2. For the meat and rice mixture: Saute the chopped onion in 1 tablespoon of ghee, or butter, until soft. Combine with the rice, salt, pepper, and allspice. Add the meat, 1/2 cup water, and 1/2 cup tomato juice from the can and mix well. Other than the onion, you are not cooking this mixture, as it will cook with the squash in the pot.
  3. Fill each squash about 3/4 of the way full. The rice will expand during cooking, so you don't want to fill them all the way.
  4. On the bottom of the pot, layer the following in this order: chopped or squashed plum tomatoes (I just squash them with my hands as I put them in the pot); squash insides; extra meat and rice stuffing, stuffed squash.
  5. Combine 4 cups of water mixed with any extra tomato juice from the can of tomatoes, pour over the top of squash.
  6. Bring to a boil in covered pot; then reduce heat to low and simmer until rice is tender, about 40 min to an hour.
How to Make Lebanese Stuffed Squash Coosa


Enjoy! This dish takes a little more time to put together, but it’s easy to make and so good! Take advantage of your local farmer’s market and pick up some yellow squash to try this!

Have you ever had coosa? 



Tuesday 2nd of June 2015

Michelle - These look fabulous. I don't have a zucchini corer and typically do it the lazy way (Cutting the squash in half) but yours are so much prettier. I'm such a fan of Middle Eastern food, especially stuffed everything. Wonder what I can use instead of the great corer you have (which looks like it was handed down, as the best gadgets are)?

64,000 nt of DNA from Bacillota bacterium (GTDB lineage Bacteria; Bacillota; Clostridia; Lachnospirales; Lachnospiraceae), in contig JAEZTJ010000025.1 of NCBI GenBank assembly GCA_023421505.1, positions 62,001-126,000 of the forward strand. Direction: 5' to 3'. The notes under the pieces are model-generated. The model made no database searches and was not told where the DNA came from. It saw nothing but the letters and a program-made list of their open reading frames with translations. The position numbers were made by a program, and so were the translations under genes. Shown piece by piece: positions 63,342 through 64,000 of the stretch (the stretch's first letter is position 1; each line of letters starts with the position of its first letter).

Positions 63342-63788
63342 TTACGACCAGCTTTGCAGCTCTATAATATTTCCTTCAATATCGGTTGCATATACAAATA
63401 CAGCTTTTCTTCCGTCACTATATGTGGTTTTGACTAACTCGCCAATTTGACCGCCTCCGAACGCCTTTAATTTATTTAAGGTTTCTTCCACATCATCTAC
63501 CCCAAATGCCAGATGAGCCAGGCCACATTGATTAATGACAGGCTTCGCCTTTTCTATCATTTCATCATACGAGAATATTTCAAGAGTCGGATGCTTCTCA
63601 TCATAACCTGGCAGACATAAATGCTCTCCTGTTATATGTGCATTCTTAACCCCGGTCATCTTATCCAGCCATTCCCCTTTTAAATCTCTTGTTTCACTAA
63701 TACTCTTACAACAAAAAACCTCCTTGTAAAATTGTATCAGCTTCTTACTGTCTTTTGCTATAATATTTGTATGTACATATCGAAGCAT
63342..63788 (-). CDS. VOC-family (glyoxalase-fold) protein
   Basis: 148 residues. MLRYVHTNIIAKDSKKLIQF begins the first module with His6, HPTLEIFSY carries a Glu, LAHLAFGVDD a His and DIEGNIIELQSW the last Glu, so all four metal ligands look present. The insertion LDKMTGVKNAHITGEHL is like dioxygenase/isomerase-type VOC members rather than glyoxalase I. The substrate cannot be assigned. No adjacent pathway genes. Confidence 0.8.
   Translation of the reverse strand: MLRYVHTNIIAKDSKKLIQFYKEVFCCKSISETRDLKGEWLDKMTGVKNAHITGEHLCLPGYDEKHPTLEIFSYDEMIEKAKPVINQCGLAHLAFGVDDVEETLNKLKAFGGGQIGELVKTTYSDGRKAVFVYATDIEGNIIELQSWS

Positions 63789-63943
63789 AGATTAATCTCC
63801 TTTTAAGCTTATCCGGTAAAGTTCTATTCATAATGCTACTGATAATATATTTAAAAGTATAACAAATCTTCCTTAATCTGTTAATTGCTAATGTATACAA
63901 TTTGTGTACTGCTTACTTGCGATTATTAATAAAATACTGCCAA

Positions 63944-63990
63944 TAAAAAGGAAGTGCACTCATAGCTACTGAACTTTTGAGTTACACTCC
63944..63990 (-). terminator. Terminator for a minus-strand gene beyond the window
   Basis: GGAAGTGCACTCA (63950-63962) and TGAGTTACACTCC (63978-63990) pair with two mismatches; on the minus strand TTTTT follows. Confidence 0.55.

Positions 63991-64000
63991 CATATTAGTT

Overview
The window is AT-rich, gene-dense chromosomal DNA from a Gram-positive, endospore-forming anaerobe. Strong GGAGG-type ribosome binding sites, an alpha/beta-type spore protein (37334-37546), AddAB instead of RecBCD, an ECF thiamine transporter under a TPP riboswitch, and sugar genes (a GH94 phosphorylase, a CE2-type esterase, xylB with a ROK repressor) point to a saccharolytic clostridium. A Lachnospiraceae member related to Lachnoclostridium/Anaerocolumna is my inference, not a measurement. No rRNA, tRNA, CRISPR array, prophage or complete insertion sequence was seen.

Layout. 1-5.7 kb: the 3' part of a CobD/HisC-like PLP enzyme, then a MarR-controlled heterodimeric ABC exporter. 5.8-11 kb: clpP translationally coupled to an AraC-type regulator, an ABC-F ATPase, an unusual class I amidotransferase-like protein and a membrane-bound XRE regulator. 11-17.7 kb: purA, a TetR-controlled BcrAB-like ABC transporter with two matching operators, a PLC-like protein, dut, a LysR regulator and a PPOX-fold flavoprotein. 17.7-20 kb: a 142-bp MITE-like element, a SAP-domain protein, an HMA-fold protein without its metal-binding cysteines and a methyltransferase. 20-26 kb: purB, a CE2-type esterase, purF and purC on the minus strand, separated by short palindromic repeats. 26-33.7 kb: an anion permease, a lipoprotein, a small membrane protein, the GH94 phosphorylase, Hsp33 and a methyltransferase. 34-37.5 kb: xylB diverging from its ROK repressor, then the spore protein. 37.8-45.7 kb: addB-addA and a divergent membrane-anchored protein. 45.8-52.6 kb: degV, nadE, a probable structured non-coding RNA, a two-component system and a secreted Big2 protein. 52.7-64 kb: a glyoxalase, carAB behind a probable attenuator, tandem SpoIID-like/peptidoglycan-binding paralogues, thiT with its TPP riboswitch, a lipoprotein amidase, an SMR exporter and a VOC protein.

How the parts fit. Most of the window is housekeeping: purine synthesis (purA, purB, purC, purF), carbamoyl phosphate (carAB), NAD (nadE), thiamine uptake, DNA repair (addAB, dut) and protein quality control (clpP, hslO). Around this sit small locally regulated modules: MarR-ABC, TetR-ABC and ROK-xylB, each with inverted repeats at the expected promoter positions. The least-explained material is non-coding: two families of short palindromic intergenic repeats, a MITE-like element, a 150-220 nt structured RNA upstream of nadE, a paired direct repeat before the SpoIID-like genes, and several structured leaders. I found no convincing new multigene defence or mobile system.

Tuesday 2nd of June 2015

These are SO interesting!! I have never seen them before but now have so many recipe ideas running through my head!


Tuesday 28th of April 2015

Ohhh I know this dish!!!! Growing up, mum made a similar style one (but claimed it was she does with everything) and my sister and I despised it- These days, it's one of my favourites!!!

We should cross paths in America and have some koofte and coffee

Michelle Nahom

Tuesday 28th of April 2015

It's one of my favorites too, but I imagine if my mom had served it to me growing up, I probably would have said "ick" and tried to give it to the dog. However, my kids have loved it all along, so I guess you never know. Perhaps we can meet up sometime when you get to NYC. :) And, I think a lot of cultures make this dish, but my husband's family is Lebanese, so for me, it's Lebanese.


Tuesday 28th of April 2015

I love this, right down to your device for hollowing out the squash. What a great treat inside. Can't wait to try!

Michelle Nahom

Tuesday 28th of April 2015

It's definitely a family favorite! I love it once our CSA starts and I can get the small squash again...they're perfect for it!

Barry Carter

Sunday 5th of April 2015

I grew up the same as you husband. My mother used a white zucchini, the skin is a very light color green. The flavor is amazing. The only problem is finding them. You could check your local fresh produce market . I have to grow them my self to get them here, being its a small city in West Virginia. Any ways, loved seeing someone else making this dish.